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Module 9: Journalism and the Free Press

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Journalism and the Free Press

Lesson Summary

Untitled Slide
The Role of the Media

There are standards in place, that describe the privileges and responsibilities of a free press in a free society.

Laws, statutes, and codes spell out in detail the conduct required of news organizations.

Good journalism flourishes where society respects and enforces the rule of law.

The use of compulsory government licensing encourages self-censorship and stifles dissent and debate.

A problem is created when governments define the truth by enacting insult laws.

Lesson Summary

Journalism and the Free Press

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Lesson Summary

Journalism and the Free Press

Framework for a Free Press

The liberty of the press is essential to the nature of a free state

By stopping speech before it is uttered, government stifles discussion and dissent.

Journalists’ access to government information is an essential tool for building and maintaining democracy.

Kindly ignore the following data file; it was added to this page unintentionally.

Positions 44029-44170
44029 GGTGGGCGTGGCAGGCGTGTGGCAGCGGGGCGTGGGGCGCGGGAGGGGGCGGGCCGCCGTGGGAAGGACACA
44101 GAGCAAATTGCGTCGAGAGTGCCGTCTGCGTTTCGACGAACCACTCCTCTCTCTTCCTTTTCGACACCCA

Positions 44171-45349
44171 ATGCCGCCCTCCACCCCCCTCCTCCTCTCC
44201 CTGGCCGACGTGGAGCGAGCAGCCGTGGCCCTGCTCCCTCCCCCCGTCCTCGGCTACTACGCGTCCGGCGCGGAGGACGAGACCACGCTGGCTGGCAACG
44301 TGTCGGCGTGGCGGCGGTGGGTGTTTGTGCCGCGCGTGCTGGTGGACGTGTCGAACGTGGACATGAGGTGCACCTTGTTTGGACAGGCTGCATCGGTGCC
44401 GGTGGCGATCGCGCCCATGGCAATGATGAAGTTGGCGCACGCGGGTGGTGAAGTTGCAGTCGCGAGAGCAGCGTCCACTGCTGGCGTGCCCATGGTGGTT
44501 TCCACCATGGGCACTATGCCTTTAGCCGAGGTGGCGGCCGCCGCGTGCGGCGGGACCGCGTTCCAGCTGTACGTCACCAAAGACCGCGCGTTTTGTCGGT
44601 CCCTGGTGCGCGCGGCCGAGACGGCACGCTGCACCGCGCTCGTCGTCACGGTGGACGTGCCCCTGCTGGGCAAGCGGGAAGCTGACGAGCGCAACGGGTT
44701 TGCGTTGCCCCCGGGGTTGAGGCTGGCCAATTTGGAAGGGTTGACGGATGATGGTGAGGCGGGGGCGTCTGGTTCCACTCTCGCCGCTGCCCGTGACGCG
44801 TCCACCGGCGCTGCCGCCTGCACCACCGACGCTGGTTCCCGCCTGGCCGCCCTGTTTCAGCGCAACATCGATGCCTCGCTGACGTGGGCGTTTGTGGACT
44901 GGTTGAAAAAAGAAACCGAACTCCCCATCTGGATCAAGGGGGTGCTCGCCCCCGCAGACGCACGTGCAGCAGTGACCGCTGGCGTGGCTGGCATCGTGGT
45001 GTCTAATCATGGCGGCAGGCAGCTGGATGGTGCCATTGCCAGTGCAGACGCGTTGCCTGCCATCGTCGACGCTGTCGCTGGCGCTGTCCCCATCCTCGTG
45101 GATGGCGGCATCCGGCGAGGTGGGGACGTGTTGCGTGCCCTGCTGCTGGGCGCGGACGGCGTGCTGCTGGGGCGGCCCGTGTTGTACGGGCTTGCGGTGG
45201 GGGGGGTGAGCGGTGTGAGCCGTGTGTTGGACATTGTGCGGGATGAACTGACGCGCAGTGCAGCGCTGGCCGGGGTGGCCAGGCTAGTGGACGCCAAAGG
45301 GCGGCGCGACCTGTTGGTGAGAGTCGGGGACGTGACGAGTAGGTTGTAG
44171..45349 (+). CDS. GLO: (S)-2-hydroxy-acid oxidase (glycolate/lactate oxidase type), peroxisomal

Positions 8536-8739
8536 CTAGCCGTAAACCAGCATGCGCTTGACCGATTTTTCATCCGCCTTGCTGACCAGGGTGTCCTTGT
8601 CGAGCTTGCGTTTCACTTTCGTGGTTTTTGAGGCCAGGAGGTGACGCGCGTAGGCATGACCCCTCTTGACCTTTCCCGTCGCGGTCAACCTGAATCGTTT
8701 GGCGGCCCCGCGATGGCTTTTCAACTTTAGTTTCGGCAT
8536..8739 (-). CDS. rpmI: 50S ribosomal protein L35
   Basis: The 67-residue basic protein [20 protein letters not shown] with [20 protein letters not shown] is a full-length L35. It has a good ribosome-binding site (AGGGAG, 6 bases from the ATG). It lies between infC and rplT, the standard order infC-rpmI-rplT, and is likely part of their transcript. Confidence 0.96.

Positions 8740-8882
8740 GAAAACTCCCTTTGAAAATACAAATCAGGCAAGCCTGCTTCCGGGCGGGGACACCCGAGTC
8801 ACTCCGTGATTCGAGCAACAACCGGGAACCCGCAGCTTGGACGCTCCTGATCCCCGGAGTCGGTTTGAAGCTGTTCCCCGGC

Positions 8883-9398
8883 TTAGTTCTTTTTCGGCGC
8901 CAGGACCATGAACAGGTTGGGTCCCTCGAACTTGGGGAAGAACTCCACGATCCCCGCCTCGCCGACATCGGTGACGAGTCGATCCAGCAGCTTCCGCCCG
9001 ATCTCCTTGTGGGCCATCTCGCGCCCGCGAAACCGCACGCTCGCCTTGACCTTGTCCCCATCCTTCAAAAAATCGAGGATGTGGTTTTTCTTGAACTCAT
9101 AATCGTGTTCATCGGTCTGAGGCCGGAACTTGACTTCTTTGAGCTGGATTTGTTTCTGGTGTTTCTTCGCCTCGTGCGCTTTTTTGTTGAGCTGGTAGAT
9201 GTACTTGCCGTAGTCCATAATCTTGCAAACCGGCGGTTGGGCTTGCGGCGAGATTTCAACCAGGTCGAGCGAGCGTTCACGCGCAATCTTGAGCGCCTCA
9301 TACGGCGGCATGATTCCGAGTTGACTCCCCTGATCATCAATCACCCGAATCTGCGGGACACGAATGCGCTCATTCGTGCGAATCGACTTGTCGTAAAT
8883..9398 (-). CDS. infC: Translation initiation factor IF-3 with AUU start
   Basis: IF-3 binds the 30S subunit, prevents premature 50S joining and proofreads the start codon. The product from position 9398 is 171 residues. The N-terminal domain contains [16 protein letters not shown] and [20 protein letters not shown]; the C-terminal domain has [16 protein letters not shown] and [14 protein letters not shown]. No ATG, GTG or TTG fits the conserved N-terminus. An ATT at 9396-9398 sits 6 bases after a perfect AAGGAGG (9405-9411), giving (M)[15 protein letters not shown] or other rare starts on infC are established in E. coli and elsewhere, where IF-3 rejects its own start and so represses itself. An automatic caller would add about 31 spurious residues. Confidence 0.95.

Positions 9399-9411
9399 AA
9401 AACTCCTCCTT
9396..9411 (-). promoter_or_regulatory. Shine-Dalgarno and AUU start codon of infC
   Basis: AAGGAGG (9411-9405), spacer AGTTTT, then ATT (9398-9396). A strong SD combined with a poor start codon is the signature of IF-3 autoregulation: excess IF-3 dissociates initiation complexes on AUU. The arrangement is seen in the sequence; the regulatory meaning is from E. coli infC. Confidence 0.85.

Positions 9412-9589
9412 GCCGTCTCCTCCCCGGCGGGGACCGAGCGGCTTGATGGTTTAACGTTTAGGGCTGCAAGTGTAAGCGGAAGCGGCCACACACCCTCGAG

Government’s power to regulate content differs between print and broadcast media.

Mandatory licensing of reporters has been justified as a means of ensuring that only qualified individuals engage in journalism and of keeping professional standards high

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Lesson Summary

Journalism and the Free Press

Responsibilities of Journalists

Codes of ethics, offer voluntary guidelines to help journalists make morally and professionally sound decisions

True objectivity has no moral compass and treats all facts and all viewpoints as equally deserving of respect

Opinion columns and editorial commentary should be clearly labeled and should neither distort nor falsify the facts that underlie the opinions

A journalist’s loyalty is to the public, not a particular government or regime

Those who speak anonymously still have an ethical obligation to be truthful

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An enterprising reporter might arrange to get an advance copy of the speech so he can be more aware of how the speech is delivered. Indeed, the reporter can write much of the story prior to the actual speech.

Reporters must be cautious, however, for the speaker who discards his speech for another, or for speakers who make important impromptu remarks during the course of their speeches.

End Of Unit